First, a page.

weekend walks: singapore zoo

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We had forgotten how hot and humid Singapore is – it was 9 years (to the day in fact) since we had been here! Walking around Singapore is not only draining but also uncomfortable. Our only refuge is air conditioning wherever we can find it.

This weekend walk was around Singapore Zoo. Our day trip to the zoo also included a visit to the River Safari which was created by the Night Safari guys.

As with all our other walks, we always discover something new. This time, as we walked through both parks, we grew an even greater appreciation for animals. There are just so many different types: big, small, colourful, spiky, smooth, furry… Each one individually created with its unique characteristics and role in our world! It’s always a harsh reminder how much destruction has occurred and is still occurring, endangering lives of so many precious creatures.

We all can play a part (no matter how small) in making it possible to save this planet and all the wonderful animals so that our future generations can enjoy nature and wildlife as we can today.

Another thing that we learnt was how much we would like to be able to see some of these animals in their natural environments one day.

Hope you enjoy our pictures this week from Singapore Zoo.






And only a few minutes before, he was keeping cool inside his cave, looking outside the doorway!


Additional travel info:
How to get to Singapore Zoo / River Safari / Night Safari?
We took the RED MRT to Ang Mo Kio, caught bus no 138 to Singapore Zoo.

How much are tickets to Singapore Zoo?
A Park Hopper ticket cost us $50 for both Singapore Zoo and River Safari. The combo ticket includes unlimited tram rides around the zoo. There are other combinations available but we chose not to visit the Night Safari this time.

weekly photo challenge: on top

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We were on Monkey Island in the Amazon, when a monkey jumped ON TOP of David’s head.

We thought this would be fitting for the week’s photo challenge :)


weekend walks: inside jenolan caves

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Weekend walk took us indoors this week, inside caves! Actually, the initial plan was to do the Jenolan River Walk and see the Blue Lake in the Greater Blue Mountains region (which is a UNESCO Heritage Site). So after driving 2.5 hours, we arrive to find that the walk is closed for maintenance. The most of the Blue Lake we got to see was up above from the road.


Luckily, Plan B was not a bad plan at all. Plan B was to visit Jenolan Caves themselves. The tours of the caves last about 1.5 hours and range in levels of fitness/difficulty. We elected to join the Orient Cave tour which is considered one of the top 10 most beautiful caves in the world! There was no way, we were missing that one. Not that we have seen the other top 10 contenders, but we certainly rate this one incredible!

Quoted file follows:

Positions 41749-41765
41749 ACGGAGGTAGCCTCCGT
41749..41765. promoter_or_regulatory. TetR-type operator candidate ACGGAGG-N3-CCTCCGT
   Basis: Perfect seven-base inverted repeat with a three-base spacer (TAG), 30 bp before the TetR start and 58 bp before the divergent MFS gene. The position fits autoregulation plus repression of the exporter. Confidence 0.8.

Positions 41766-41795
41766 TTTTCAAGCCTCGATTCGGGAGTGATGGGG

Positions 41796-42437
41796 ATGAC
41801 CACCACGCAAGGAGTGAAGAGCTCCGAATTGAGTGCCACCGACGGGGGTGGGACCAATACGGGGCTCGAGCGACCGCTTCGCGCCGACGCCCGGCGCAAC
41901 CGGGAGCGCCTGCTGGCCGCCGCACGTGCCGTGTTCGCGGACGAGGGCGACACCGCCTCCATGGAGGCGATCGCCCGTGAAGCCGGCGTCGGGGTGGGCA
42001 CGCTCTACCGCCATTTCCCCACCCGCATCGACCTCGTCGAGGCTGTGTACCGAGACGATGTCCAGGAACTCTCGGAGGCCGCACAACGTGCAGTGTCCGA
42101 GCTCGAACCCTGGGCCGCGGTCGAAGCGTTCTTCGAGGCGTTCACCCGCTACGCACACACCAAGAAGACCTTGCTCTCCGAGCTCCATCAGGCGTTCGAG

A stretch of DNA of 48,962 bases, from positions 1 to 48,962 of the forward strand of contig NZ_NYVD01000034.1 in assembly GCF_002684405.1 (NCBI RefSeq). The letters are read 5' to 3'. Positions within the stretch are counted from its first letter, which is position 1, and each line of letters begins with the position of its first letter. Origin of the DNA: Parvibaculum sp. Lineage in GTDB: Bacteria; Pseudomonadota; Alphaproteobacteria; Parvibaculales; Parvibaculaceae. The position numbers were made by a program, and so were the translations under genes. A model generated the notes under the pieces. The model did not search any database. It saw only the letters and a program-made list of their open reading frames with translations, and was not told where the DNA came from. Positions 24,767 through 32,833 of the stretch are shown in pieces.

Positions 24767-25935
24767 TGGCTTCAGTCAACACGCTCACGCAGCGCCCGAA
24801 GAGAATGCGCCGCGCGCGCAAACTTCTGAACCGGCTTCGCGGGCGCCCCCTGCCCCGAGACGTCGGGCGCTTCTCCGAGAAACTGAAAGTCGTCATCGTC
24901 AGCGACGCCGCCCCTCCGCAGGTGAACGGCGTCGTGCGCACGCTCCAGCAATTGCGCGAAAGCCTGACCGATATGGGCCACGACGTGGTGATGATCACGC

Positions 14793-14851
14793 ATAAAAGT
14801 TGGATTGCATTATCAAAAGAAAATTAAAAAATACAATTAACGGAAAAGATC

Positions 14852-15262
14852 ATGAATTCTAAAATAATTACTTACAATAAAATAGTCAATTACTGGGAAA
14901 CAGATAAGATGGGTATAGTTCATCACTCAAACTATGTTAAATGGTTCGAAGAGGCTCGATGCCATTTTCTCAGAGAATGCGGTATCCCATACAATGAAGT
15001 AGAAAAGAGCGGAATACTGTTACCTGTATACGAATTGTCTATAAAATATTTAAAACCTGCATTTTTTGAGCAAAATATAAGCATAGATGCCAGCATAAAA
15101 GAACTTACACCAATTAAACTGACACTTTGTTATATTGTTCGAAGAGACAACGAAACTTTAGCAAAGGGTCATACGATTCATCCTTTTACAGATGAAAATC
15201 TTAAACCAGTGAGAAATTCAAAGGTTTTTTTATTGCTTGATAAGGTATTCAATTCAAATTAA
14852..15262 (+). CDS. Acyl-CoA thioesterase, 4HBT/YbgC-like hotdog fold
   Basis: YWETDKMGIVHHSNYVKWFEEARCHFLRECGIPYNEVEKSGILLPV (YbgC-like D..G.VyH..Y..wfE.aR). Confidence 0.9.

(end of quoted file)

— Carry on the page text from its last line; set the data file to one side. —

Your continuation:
Inside the caves, there are crystals: millions and millions of crystals. There were stalactites (those formed from the ceiling down), there was stalagmites (those formed from the ground up) and there were helictites (those that changed directions as they form). It was a crash course for us in basic geology and cave formation.

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An extremely fascinating (and almost unfathomable) fact was that sometimes 1 cubic centrimetre of these formations can take up to 300 years to form, so…. given “that” and after some calculations, the Jenolan Caves are about 340 million years old, making them the world’s oldest caves!  (Well, actually, we didn’t do the maths, it was already done).

As we pass through the caves, the water overhead drips, we can hear it and see it. Crystal is forming as we walk! From the photos, the surfaces looks almost waxy. We also managed to see a flowing stone as we entered.


The Orient Caves contained a Persian Chamber, an Egyptian Chamber and an Indian Chamber. Looking around, it felt like we were in another dimension or on another world. It is so utterly unusual and intriguing. Some of the formations are given names or descriptions for orientation.

(1) Example of “shawls” – these are two alongside one another. The one on the right is what crystal looks likes after water over times flows over the limestone: it is white, translucent white. The one on the left is crystal formed from dirty/contaminated water.

In general, the brown streaks through the formations are from iron in the water.